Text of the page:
Kennedy’s Death Affects Health Care Debate

Published October 9, 2009

The August 25 death of U.S. Sen. Edward Kennedy (D-MA), a lifelong champion of universal government-run health care on a national level, was felt particularly in the political debate over health care reform.

Kennedy, whose Senate career was marked by his negotiating ability and authority on domestic policy, was considered the face of the universal health care crusade for decades. As President Barack Obama, whom Kennedy supported from the early days of his presidential campaign, attempts to pass a sweeping health care overhaul, Kennedy’s ability to forge agreements is missing from the current effort to materialize his dream.

Grace-Marie Turner, president of the Galen Institute in Alexandria, Virginia, said Kennedy was both respected and liked by colleagues on both sides of the aisle during his 47 years in the Senate.

“While he always was firm in his liberal views and I seldom agreed with him, Sen. Kennedy did listen to his Republican colleagues and worked to forge compromises,” Turner said. “That bipartisan spirit has been markedly missing during his absence from the Senate this year. The health reform legislation making its way through Congress is rigid and aggressively liberal, without any evidence of bipartisanship, and it is rightly facing a firestorm of opposition.”

Offered as Tribute

Sen. Robert Byrd (D-WV) has asked for the bill to be named after Kennedy in hopes of improving its chances of passage.

Obama, in a televised speech to Congress in September, spoke about Kennedy, implying passing Obama’s reforms would be a tribute to the late senator. “[Kennedy] expressed confidence that this would be the year that health care reform—’that great unfinished business of our society,’ he called it—would finally pass,” Obama said.

“I think it is too late,” Turner said. “The American people understand the huge impact this legislation would have on the lives of 300 million Americans, and they are not going to be swayed by sentiment. The debate will continue.”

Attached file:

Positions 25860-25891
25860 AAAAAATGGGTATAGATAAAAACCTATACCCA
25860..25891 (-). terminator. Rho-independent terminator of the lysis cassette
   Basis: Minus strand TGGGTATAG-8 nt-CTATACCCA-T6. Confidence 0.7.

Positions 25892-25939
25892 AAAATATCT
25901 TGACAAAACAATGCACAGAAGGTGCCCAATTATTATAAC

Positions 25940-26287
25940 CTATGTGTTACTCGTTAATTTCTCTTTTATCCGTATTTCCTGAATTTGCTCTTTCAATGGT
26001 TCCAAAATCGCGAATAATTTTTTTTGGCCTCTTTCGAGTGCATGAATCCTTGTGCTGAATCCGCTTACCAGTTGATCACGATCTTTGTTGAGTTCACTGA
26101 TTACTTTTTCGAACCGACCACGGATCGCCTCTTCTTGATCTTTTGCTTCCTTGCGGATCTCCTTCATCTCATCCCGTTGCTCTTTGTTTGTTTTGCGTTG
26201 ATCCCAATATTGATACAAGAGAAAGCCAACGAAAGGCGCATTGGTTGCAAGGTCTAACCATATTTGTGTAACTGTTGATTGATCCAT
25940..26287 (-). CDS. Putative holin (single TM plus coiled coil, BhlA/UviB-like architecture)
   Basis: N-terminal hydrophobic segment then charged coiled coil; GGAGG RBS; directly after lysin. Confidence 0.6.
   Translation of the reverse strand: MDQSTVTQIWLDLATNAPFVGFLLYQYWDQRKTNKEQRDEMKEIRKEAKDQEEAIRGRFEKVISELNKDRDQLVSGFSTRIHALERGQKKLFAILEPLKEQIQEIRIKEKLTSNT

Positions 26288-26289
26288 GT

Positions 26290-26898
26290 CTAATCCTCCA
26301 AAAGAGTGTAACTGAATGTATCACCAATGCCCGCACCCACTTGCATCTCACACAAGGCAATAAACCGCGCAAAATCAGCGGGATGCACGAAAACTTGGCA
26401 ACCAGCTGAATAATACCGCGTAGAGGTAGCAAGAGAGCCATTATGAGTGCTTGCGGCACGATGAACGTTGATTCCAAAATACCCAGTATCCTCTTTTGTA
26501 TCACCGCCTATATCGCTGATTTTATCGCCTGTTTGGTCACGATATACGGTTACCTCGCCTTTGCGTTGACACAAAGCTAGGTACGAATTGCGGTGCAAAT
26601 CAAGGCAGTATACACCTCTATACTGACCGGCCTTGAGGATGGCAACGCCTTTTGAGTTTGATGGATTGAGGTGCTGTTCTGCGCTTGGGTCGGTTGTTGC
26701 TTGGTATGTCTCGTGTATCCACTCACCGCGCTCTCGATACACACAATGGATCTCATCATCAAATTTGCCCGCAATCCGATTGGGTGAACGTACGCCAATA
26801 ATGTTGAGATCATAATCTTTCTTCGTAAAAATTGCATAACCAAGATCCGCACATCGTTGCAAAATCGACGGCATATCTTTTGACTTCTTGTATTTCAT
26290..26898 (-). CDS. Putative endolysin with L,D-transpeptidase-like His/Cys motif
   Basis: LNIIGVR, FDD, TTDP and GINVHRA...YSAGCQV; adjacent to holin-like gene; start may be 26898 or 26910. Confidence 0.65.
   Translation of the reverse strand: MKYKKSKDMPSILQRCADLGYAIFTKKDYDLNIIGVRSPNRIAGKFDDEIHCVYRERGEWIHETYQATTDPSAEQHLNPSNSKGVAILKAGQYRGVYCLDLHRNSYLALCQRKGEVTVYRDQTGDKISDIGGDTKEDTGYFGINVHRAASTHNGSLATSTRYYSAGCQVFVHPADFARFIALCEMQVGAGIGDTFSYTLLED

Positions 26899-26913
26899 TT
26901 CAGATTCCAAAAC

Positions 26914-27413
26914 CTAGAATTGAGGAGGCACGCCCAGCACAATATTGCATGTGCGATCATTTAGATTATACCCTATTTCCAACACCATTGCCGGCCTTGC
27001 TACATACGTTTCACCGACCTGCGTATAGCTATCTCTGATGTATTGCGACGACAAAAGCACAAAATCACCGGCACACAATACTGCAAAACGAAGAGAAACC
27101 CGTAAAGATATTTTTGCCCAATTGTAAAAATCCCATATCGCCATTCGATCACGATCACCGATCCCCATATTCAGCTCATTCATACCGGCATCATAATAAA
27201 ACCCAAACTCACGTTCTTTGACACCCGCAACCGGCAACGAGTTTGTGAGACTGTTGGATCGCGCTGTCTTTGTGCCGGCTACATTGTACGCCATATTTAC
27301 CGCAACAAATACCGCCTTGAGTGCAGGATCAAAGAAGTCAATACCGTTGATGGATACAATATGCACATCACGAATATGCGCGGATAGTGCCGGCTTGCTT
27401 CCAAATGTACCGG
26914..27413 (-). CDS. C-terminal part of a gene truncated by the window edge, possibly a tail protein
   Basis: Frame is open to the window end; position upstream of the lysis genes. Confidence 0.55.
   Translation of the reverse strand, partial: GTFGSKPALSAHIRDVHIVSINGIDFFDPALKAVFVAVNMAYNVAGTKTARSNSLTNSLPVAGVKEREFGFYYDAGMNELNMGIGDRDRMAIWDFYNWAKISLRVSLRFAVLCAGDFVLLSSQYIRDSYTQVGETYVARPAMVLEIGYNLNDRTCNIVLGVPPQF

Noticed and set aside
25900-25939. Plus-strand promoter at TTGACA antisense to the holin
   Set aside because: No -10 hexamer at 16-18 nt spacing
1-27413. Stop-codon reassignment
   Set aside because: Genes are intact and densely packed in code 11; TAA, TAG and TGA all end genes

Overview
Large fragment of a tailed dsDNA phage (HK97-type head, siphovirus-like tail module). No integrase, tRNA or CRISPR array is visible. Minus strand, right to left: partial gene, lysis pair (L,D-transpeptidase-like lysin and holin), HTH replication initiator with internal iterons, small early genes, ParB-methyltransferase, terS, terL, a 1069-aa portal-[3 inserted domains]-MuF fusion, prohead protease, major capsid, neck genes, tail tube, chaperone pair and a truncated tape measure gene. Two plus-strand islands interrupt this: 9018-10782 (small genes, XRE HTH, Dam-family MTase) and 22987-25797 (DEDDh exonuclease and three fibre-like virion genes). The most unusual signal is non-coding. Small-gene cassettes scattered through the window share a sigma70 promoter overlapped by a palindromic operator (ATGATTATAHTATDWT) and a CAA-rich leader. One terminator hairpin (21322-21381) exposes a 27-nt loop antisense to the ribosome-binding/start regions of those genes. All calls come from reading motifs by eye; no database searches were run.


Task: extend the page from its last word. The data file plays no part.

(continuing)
Pragmatism, Compromise

Paul Howard, director of the Center for Medical Progress at the Manhattan Institute, agrees with Turner.

“I think the part of Kennedy’s legacy I hope would help further the debate is the part of it that was pragmatic, [the recognition] that more regulation was not necessarily better regulation, and that reaching across the table to get things done in a pragmatic way would impact the quality of care people would have access to,” Howard said.

Howard said Democrats are instead taking a position arguing, “We’re going to push legislation through whether or not we get Republican support because that’s what Ted Kennedy would have wanted.”

Kennedy’s legacy was one of pragmatic compromise to get a bill passed, even if it didn’t have everything he wanted, agrees Brenda Gleason, an author and president of Washington, DC’s M2 Health Care Consulting.

“His absence has left many left-leaning policymakers in the capital desperately wanting to do something for Teddy, or do what Teddy would have done,” Gleason said. “The trouble is, everyone is using this as a rallying cry for defending whatever their particular position is. In reality, what ‘Teddy would have done’ is compromise and get all the cats herded to get some kind of reform bill passed.

“Kennedy’s passing could turn out to be pivotal if no one else is willing to pick up the ball and run with it—that is, put constituents before ideology and do something, even if it’s not perfect,” Gleason added.

Continued Division Expected

Howard does not believe Kennedy’s death will be enough to rally the country in support of the plan or induce Congress to compromise.

“The Kennedy name is, rightly, an institution in American politics. But Ted Kennedy is not someone viewed as a trans-political figure,” Howard said. “Independents, conservatives, and moderates look at him and a lot of the time disagree with him. [Kennedy’s death] may rally Democrats to push harder for what they want, but it’s unlikely to push the country. The culture wars of the 1990s were too bruising for people to forget that so quickly.”

Celeste Altus ([email protected]) writes from Martinez, California.